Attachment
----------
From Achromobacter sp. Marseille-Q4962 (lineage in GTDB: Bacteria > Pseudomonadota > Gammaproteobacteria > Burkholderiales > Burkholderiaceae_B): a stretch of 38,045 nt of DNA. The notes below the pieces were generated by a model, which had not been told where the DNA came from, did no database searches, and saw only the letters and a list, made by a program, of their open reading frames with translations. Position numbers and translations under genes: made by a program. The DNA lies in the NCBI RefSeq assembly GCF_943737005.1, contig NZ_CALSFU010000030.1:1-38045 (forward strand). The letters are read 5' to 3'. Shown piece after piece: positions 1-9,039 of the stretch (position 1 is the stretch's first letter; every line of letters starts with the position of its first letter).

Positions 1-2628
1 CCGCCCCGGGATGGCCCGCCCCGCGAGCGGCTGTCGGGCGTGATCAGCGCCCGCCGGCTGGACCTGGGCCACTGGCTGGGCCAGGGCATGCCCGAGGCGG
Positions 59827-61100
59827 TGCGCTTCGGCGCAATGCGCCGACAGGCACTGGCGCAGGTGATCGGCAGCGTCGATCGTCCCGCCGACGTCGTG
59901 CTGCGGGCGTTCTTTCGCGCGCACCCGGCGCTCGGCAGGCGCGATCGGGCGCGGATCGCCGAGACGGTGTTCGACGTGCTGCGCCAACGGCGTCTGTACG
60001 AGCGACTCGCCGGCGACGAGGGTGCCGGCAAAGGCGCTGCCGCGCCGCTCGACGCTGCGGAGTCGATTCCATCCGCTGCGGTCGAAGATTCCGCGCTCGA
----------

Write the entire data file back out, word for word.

From Achromobacter sp. Marseille-Q4962 (lineage in GTDB: Bacteria > Pseudomonadota > Gammaproteobacteria > Burkholderiales > Burkholderiaceae_B): a stretch of 38,045 nt of DNA. The notes below the pieces were generated by a model, which had not been told where the DNA came from, did no database searches, and saw only the letters and a list, made by a program, of their open reading frames with translations. Position numbers and translations under genes: made by a program. The DNA lies in the NCBI RefSeq assembly GCF_943737005.1, contig NZ_CALSFU010000030.1:1-38045 (forward strand). The letters are read 5' to 3'. Shown piece after piece: positions 1-9,039 of the stretch (position 1 is the stretch's first letter; every line of letters starts with the position of its first letter).

Positions 1-2628
1 CCGCCCCGGGATGGCCCGCCCCGCGAGCGGCTGTCGGGCGTGATCAGCGCCCGCCGGCTGGACCTGGGCCACTGGCTGGGCCAGGGCATGCCCGAGGCGG
Positions 59827-61100
59827 TGCGCTTCGGCGCAATGCGCCGACAGGCACTGGCGCAGGTGATCGGCAGCGTCGATCGTCCCGCCGACGTCGTG
59901 CTGCGGGCGTTCTTTCGCGCGCACCCGGCGCTCGGCAGGCGCGATCGGGCGCGGATCGCCGAGACGGTGTTCGACGTGCTGCGCCAACGGCGTCTGTACG
60001 AGCGACTCGCCGGCGACGAGGGTGCCGGCAAAGGCGCTGCCGCGCCGCTCGACGCTGCGGAGTCGATTCCATCCGCTGCGGTCGAAGATTCCGCGCTCGA